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Chord Soloing Using 4ths
When you get right down to it, soloing is all about the melody, and there are a lot of different ways you can play the melody. When I think about chord soloing, I focus on different ways to harmonize the melody, and one classic way to do this is use voicings in 4ths. In this context, a 4th refers to an interval where you take one note in a particular scale and find the note that is either 3 scale degrees above or below this note. You can keep continuing to find these notes in relation to each other to form 2, 3 or 4 note reharmonizations.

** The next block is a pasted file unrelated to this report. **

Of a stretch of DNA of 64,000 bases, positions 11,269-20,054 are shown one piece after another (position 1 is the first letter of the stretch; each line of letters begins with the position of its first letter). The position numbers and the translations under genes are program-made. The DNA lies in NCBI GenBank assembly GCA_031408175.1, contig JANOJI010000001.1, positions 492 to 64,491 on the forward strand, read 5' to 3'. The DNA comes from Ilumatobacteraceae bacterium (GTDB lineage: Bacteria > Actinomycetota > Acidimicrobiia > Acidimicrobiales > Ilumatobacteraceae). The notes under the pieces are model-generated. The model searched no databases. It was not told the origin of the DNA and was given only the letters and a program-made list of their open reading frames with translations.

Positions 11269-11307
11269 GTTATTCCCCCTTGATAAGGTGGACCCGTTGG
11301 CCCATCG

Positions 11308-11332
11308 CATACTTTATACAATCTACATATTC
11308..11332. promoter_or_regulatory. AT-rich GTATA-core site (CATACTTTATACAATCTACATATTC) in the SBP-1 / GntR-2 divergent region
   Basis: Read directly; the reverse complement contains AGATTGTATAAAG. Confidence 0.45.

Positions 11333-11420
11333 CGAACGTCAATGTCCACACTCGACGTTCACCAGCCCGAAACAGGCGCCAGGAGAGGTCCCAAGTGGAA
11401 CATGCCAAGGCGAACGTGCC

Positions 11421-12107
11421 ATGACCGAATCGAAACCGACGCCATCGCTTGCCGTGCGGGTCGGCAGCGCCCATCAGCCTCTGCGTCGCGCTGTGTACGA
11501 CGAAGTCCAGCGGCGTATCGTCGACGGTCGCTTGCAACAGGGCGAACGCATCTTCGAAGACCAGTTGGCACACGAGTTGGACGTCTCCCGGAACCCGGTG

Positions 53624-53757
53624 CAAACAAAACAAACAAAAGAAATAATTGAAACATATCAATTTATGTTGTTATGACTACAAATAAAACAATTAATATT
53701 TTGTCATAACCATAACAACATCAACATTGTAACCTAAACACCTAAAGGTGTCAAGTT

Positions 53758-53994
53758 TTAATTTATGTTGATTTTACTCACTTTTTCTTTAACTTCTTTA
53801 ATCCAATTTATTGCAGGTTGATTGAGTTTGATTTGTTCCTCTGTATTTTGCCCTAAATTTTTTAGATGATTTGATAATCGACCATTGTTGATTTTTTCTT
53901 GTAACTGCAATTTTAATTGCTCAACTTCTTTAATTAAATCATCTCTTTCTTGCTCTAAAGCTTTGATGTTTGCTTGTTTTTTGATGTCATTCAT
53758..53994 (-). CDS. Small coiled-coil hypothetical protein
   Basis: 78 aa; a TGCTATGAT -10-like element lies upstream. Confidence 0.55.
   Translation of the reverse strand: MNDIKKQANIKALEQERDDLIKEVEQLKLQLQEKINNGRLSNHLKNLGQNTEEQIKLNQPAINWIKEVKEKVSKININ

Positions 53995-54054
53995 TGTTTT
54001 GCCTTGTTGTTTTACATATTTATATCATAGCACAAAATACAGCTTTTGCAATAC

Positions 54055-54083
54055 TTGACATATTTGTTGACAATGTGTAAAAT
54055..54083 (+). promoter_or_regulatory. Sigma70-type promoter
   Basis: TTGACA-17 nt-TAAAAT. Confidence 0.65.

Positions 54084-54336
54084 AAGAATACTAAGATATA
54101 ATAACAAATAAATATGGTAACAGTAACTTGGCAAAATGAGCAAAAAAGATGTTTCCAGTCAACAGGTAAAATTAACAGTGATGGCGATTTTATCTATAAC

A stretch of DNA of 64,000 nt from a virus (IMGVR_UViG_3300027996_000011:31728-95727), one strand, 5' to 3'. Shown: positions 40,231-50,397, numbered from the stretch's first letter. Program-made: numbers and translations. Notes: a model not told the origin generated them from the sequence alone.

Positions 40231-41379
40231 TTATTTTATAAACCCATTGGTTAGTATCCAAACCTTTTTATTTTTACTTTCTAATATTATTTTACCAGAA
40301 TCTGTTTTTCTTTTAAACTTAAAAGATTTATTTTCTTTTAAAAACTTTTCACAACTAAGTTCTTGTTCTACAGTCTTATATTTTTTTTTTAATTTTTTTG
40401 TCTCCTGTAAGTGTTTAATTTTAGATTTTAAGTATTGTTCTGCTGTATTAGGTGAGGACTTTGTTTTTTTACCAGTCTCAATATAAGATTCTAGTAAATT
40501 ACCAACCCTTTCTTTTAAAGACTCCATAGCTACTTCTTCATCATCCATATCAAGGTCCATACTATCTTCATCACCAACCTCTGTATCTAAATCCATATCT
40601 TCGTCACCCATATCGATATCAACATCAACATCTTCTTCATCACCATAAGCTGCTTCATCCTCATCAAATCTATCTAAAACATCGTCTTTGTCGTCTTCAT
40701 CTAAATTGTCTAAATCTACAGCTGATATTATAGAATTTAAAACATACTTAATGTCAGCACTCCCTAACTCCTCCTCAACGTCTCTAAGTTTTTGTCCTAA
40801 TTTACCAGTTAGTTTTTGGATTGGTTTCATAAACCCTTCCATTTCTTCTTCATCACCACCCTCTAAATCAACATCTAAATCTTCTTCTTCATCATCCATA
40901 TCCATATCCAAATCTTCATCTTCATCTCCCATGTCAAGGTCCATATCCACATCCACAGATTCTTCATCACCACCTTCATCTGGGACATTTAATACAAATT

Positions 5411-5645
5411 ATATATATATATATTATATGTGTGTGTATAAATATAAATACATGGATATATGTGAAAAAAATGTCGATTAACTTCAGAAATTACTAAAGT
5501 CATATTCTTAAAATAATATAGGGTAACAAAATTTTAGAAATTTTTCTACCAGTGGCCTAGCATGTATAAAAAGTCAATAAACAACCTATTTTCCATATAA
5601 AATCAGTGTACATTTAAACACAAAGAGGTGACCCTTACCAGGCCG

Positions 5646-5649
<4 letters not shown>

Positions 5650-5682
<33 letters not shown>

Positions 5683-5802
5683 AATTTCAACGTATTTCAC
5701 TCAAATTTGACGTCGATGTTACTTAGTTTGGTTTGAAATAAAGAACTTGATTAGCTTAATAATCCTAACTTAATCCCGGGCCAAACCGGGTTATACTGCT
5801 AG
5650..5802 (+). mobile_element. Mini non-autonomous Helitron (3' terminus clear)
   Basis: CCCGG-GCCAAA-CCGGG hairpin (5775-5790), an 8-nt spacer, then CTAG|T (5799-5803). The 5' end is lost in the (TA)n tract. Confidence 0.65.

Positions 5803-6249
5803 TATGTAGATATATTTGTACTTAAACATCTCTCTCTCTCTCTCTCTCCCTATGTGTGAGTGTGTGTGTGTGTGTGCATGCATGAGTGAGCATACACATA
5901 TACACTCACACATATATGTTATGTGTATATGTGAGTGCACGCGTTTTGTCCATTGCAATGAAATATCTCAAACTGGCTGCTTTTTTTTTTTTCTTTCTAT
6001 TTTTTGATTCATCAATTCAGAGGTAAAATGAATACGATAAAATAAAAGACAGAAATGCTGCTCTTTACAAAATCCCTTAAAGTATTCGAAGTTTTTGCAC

To better illustrate this concept, let's look at the G major scale which has the notes G - A - B - C - D - E - F#. If we take our G at the 3rd fret, 1st string, and continue to find the notes that are a fourth below it, we get G (1st degree), D (5th degree), A (2nd degree), and E (6th degree). This harmonizes our G melody note. If we continue this up the scale, you get the harmonization in 4ths for the G major scale shown in the example below. Each chord is first played melodically so you can hear the individual note, and then harmonically.